One of the market impacts from this crisis is a cut to dividends from companies looking to save cash or from legislation limiting dividends and share buybacks until government money is paid back.
The S&P 500 has futures contracts based on the expected dividend paid from the S&P companies. The contract price is the dollar amount of dividend. So a dividend of $62 on an index value of 3,100 is a 2 per cent yield. The expectations for dividend growth three months ago was for that to rise to over $70 by the end of the decade. Last month, that expectation was for no dividend growth. Today, we see a negative hit to dividends and it will not return to $61 until the end of the decade.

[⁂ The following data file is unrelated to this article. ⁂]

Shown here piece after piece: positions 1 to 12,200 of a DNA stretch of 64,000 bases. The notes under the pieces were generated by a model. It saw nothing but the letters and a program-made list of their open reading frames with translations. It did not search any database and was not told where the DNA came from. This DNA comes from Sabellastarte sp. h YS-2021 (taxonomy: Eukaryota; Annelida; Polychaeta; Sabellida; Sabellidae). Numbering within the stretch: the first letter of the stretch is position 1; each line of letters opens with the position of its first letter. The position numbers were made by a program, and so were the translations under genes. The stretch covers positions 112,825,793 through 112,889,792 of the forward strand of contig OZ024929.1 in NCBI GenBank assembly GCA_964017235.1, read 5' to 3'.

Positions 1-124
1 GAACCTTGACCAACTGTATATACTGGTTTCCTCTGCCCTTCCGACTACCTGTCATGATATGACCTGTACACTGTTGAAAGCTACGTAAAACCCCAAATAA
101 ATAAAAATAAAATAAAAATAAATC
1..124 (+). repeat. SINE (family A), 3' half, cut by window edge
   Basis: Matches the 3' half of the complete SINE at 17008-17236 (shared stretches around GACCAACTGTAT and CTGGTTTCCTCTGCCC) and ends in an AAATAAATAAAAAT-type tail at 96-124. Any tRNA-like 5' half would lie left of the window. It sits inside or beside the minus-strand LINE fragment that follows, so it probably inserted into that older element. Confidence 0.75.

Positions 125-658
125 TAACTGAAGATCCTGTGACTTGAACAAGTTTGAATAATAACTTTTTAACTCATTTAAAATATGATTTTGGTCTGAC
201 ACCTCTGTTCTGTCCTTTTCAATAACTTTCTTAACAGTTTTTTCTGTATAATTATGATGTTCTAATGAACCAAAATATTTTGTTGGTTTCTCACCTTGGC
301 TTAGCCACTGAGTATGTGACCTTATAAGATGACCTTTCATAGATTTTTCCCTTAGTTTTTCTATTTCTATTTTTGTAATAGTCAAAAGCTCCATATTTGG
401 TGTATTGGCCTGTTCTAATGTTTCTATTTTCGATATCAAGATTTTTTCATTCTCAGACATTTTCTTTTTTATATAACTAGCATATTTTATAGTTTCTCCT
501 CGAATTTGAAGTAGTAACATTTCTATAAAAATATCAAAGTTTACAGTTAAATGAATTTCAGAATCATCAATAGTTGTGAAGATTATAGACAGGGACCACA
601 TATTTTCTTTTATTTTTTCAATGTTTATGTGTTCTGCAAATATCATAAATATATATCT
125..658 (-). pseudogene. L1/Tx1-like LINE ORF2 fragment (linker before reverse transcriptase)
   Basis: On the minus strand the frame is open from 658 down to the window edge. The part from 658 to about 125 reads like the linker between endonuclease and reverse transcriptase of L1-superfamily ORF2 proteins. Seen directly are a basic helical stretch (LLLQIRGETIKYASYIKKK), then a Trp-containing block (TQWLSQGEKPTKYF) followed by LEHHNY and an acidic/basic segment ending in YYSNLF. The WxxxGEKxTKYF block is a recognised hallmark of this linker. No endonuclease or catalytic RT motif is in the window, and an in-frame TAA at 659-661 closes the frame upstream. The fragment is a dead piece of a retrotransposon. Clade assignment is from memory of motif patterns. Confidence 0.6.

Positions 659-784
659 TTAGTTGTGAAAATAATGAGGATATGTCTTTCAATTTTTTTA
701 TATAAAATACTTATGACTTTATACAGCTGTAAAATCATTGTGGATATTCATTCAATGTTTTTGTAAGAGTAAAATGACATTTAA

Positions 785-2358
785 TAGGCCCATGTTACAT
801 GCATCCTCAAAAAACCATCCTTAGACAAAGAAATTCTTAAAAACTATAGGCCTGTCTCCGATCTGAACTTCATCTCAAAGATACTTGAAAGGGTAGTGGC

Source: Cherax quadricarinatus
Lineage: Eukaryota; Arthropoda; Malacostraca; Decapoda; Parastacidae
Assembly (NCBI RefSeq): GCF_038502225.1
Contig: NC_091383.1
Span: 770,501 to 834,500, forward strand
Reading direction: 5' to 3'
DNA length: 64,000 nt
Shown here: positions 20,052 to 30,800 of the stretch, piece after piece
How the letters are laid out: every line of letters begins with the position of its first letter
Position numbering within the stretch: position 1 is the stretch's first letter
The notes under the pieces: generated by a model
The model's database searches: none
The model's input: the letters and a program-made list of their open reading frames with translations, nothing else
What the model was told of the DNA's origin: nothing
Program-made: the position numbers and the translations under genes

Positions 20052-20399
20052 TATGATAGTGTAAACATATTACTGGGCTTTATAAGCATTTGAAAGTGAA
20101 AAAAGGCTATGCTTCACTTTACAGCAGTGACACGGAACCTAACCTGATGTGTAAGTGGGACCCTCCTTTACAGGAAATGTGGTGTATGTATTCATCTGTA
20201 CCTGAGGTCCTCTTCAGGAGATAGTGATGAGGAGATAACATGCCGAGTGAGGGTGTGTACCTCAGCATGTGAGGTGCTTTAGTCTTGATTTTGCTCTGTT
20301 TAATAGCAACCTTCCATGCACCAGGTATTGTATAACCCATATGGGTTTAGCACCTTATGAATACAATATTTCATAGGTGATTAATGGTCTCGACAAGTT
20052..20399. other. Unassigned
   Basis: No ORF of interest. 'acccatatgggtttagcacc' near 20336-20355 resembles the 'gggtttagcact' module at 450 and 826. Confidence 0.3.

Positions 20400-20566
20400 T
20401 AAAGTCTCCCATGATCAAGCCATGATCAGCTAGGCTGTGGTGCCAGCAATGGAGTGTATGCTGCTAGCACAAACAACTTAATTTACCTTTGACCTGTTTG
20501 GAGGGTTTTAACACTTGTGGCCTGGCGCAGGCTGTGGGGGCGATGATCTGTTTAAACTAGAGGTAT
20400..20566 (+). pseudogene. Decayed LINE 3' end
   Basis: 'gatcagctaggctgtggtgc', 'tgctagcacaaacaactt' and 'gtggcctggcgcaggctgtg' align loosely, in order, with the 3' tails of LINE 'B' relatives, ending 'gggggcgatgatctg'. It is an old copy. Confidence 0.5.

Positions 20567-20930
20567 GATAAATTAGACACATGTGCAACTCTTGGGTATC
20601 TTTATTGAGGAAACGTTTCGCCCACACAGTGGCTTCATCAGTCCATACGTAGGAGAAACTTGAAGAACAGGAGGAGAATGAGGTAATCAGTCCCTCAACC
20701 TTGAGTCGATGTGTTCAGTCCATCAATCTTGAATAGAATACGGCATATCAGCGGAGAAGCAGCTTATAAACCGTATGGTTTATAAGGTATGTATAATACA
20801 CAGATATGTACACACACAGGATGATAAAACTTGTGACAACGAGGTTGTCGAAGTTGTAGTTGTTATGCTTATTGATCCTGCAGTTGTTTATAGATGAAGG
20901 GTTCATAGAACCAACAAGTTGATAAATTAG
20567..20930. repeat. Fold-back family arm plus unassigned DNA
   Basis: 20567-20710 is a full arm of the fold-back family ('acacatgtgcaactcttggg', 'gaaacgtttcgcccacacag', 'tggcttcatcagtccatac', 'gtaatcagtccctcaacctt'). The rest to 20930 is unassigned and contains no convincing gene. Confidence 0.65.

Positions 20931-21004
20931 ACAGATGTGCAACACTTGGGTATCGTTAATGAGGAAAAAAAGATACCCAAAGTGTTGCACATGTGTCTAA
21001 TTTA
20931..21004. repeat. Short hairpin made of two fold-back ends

Dividends should still be a part of portfolios, but investors should consider this changing dynamic in the markets for the next decade and have this conversation with their financial advisors.
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ISHARES MSCI FRONTIER 100 ETF (FM:UN)
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